Jesus said (Matthew 12:29, New International Version)
Or again, how can anyone enter a strong man’s house and carry off his possessions unless he first ties up the strong man? Then he can rob his house.
One problem with interpreting the sayings of Jesus is the long tradition of spiritualising them. Why should this not just be a political statement? Then, it would fit Syria perfectly. Syria belongs to Basher Assad, his Daddy gave it to him and he does not want to let it go.
Not Al-Assad. This is a Quaker thing. The “Al” means “the”, just as “The Campbell” is the chief of the clan Campbell, or Sir Crispin Agnew of Lochnaw is a crown vassal, entitled to be named by his estates. It is a sign of nobility. No nobility in Basher. Quakers do not use titles like that.
Onywye, where was I? Oh yes. If you consider the New Living Translation of the same verse, it enforces a spiritual interpretation, unless you see Basher as the Devil:
For who is powerful enough to enter the house of a strong man like Satan and plunder his goods? Only someone even stronger–someone who could tie him up and then plunder his house.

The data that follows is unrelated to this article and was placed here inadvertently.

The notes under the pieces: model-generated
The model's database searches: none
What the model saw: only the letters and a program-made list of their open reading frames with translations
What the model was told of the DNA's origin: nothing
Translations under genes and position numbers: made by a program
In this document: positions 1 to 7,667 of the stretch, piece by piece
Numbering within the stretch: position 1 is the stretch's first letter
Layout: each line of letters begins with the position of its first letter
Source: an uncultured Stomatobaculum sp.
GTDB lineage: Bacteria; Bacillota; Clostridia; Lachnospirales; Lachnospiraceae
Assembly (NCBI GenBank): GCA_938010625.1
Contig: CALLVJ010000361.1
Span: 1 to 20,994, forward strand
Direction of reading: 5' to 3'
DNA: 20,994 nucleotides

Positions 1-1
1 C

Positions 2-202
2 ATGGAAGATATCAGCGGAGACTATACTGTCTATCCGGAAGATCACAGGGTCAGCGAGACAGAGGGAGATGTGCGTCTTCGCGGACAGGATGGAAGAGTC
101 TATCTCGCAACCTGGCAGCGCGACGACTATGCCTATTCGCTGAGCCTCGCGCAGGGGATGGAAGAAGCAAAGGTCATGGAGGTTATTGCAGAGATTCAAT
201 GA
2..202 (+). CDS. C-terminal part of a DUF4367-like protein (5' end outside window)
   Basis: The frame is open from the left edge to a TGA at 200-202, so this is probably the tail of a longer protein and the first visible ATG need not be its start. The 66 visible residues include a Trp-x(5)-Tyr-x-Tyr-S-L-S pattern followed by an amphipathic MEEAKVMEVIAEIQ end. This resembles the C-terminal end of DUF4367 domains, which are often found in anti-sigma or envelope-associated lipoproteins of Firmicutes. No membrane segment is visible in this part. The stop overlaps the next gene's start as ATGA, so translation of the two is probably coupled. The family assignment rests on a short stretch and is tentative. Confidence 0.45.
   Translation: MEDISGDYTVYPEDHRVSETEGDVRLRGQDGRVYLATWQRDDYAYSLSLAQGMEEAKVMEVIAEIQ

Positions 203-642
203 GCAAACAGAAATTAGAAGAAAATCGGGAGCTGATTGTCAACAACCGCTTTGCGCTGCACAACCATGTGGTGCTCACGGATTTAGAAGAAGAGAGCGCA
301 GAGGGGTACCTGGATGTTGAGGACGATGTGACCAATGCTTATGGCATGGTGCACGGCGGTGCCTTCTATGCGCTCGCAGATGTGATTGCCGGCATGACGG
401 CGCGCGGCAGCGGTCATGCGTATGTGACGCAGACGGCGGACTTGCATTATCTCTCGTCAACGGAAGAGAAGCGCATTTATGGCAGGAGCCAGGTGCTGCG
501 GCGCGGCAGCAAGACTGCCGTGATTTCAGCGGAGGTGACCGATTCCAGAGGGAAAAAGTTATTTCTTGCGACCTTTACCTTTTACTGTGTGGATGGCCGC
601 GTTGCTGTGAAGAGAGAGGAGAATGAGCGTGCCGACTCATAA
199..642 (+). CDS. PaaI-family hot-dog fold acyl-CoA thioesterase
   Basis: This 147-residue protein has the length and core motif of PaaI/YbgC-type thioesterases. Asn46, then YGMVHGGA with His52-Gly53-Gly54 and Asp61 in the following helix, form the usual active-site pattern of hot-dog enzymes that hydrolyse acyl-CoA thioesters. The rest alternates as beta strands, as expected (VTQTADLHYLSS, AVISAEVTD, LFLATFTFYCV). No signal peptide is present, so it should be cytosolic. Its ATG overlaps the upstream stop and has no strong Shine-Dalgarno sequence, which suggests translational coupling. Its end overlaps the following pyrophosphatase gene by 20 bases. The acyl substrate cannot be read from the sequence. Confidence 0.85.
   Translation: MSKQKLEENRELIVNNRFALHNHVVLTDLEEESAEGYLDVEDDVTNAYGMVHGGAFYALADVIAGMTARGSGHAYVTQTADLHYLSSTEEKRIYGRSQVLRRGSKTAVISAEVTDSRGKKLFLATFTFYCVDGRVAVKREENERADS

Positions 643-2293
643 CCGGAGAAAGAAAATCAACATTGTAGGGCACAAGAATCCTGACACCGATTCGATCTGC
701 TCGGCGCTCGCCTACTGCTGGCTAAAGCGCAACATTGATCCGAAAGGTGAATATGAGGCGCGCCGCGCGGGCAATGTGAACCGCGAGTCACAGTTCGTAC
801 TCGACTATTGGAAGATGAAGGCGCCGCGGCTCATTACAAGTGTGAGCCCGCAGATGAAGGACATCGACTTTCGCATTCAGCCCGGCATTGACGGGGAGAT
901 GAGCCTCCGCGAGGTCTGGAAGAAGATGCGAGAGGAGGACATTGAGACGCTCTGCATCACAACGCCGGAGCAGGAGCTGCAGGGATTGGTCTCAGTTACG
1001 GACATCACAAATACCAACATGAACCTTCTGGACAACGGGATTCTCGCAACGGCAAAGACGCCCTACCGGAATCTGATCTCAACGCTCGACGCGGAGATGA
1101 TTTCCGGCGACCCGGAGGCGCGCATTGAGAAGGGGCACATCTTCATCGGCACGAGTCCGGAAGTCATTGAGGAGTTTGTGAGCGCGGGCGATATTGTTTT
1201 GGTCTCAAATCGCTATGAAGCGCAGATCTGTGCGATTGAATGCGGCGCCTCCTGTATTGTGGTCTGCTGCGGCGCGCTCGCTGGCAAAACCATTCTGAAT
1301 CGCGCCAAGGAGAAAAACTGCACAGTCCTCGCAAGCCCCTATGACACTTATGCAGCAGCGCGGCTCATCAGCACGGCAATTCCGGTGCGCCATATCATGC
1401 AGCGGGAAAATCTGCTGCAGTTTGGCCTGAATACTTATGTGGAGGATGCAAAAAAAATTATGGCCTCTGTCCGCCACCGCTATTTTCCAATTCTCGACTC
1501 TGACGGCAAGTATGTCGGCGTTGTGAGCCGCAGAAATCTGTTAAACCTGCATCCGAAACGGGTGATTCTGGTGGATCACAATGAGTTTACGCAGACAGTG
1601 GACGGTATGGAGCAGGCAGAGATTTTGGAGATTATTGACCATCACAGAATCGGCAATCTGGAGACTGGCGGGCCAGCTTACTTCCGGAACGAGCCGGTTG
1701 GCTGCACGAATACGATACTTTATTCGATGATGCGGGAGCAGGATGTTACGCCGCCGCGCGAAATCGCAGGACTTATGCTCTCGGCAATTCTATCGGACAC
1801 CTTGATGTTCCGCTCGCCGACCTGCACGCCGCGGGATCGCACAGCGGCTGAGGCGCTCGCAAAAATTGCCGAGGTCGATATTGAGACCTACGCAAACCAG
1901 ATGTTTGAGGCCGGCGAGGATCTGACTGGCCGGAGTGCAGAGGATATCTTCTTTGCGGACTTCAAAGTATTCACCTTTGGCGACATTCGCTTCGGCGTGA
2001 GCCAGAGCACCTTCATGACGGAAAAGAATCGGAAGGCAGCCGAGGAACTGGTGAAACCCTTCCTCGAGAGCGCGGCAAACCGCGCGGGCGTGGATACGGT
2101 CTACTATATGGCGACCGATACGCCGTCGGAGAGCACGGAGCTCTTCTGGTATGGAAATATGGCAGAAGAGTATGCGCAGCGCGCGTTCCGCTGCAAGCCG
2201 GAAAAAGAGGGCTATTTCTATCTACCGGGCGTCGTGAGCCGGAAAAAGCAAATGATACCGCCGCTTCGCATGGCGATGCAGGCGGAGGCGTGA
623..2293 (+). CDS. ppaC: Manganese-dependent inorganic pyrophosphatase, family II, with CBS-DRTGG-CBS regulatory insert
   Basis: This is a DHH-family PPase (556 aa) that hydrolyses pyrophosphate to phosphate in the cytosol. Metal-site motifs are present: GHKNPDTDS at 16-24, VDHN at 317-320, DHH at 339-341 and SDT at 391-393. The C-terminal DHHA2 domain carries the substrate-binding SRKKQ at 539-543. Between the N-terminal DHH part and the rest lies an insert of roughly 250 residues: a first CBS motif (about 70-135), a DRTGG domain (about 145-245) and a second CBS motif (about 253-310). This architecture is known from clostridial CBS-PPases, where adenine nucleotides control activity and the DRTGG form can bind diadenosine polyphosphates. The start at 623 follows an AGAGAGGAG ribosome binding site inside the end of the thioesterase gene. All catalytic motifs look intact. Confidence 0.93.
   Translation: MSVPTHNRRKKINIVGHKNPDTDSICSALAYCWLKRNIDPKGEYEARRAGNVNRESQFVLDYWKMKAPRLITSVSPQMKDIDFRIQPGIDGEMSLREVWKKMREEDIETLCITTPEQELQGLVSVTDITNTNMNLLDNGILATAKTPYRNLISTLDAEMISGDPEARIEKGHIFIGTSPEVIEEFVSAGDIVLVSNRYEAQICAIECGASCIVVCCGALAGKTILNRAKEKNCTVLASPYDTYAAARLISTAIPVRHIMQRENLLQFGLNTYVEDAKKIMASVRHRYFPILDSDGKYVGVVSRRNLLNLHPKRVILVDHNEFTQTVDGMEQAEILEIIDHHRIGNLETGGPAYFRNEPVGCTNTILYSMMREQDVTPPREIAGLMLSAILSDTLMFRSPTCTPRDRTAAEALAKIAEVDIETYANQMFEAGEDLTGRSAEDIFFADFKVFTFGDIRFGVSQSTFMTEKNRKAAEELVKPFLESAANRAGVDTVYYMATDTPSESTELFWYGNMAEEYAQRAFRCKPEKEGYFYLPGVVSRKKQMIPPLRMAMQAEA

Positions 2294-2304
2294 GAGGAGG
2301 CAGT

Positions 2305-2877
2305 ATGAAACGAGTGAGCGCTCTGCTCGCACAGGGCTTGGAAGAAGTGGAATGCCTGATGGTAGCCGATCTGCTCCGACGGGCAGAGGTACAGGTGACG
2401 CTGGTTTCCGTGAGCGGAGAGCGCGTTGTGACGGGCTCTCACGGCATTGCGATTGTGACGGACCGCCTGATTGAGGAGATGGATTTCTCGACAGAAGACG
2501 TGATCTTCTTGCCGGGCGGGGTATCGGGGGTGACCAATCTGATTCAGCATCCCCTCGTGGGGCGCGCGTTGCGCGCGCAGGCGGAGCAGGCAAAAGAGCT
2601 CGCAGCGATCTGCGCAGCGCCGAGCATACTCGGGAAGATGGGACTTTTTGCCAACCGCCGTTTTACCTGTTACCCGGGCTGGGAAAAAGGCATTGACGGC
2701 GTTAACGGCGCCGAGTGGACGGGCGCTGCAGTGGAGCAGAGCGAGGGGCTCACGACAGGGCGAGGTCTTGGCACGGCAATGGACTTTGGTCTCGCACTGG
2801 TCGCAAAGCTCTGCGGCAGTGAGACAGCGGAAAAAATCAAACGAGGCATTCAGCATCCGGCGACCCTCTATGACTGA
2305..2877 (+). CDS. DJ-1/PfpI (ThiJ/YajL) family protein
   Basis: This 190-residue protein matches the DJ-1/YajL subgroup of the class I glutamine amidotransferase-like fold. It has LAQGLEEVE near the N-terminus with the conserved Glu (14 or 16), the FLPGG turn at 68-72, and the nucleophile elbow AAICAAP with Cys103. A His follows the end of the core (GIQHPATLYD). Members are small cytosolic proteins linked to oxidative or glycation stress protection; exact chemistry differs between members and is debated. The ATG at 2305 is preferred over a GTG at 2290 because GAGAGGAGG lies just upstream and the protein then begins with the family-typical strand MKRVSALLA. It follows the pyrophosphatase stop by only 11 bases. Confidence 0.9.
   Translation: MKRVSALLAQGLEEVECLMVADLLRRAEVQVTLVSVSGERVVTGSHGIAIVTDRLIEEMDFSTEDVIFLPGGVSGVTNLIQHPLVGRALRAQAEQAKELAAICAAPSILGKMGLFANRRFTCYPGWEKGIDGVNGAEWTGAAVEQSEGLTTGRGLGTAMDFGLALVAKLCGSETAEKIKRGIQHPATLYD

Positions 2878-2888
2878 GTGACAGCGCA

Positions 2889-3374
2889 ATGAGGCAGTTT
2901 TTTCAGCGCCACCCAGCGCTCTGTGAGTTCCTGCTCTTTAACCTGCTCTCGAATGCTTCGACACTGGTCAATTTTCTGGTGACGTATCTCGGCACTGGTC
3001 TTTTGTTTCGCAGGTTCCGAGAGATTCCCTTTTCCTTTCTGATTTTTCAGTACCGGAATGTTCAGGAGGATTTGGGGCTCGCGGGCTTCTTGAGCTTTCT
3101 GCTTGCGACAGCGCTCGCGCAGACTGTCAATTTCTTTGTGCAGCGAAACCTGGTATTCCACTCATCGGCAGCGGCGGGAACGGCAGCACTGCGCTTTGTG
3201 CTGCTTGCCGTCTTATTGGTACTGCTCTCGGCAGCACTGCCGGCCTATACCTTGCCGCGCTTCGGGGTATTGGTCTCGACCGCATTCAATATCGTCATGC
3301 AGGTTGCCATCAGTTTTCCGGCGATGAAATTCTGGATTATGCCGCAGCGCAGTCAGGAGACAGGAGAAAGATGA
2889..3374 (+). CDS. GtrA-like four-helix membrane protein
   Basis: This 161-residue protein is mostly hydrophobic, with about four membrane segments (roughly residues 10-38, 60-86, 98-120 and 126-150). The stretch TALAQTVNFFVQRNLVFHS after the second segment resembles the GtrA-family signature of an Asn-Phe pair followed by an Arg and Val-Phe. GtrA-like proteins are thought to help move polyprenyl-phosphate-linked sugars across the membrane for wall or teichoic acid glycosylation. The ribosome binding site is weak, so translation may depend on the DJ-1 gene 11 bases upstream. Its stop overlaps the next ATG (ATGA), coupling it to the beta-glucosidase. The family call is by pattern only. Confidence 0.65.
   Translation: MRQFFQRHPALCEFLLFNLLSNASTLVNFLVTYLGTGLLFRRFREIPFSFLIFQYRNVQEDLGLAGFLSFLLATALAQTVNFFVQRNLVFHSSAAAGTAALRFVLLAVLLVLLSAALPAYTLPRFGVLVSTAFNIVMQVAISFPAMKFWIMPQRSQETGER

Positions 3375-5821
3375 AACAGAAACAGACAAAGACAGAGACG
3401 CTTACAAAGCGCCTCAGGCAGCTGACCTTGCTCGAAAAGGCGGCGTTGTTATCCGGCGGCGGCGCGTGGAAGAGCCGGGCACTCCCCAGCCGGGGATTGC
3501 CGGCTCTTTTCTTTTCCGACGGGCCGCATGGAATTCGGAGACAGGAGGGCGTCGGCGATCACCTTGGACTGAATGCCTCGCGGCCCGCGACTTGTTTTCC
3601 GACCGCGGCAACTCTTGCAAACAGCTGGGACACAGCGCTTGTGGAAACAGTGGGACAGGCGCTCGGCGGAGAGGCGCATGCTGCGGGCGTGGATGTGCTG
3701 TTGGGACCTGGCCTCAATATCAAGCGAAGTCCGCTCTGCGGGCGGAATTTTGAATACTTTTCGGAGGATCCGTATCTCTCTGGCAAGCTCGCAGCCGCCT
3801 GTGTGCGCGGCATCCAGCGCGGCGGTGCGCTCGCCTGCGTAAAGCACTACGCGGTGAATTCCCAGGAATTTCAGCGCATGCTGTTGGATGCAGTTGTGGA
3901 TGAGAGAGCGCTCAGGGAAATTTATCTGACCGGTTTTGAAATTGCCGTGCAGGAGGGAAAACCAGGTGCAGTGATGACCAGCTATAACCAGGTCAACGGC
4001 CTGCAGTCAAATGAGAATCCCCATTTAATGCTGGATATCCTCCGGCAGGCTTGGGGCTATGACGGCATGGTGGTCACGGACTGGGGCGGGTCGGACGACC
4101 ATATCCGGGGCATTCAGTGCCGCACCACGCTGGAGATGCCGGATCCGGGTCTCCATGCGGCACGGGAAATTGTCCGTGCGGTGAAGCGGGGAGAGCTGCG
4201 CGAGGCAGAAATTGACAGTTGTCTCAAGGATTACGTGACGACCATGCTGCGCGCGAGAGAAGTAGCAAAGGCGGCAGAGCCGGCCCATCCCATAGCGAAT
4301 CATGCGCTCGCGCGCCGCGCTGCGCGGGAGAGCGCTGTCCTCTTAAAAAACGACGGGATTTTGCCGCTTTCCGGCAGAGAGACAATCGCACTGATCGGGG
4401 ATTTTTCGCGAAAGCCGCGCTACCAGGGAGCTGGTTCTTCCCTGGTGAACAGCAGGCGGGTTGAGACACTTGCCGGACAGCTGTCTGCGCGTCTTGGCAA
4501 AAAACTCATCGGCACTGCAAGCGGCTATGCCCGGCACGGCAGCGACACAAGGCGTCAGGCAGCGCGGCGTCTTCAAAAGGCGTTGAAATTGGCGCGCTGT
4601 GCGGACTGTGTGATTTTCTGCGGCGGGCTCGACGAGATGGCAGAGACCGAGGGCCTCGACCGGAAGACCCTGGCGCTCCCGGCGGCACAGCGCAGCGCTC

So, what is the context? What are the parallels? Luke uses different words to say the same thing, at 11:21-22:
When a strong man, fully armed, guards his own house, his possessions are safe. But when someone stronger attacks and overpowers him, he takes away the armour in which the man trusted and divides up the spoils.
Both passages are in the context of Jesus justifying his healing a demon-possessed man, when criticised by Pharisees, and are followed by the phrase “Whoever is not for me is against me”.
Clearly, the Gospel writers did not have a scribe noting down the actual words of Jesus. They felt free to convey the sense with different words for their own purposes. So, the long speech which Jesus gives is unlikely to be a single speech. It has been crafted by another source, common to Matthew and Luke but not Mark, and possibly this verse is a discrete saying, unconnected in Jesus’ original teaching to the casting out of demons.
In any case, I may give it a spiritual interpretation, that you need someone strong to cast out a demon, or a political interpretation, that you need someone strong to cast out Basher Assad. Truth and justice have no effect on him. Picture credit.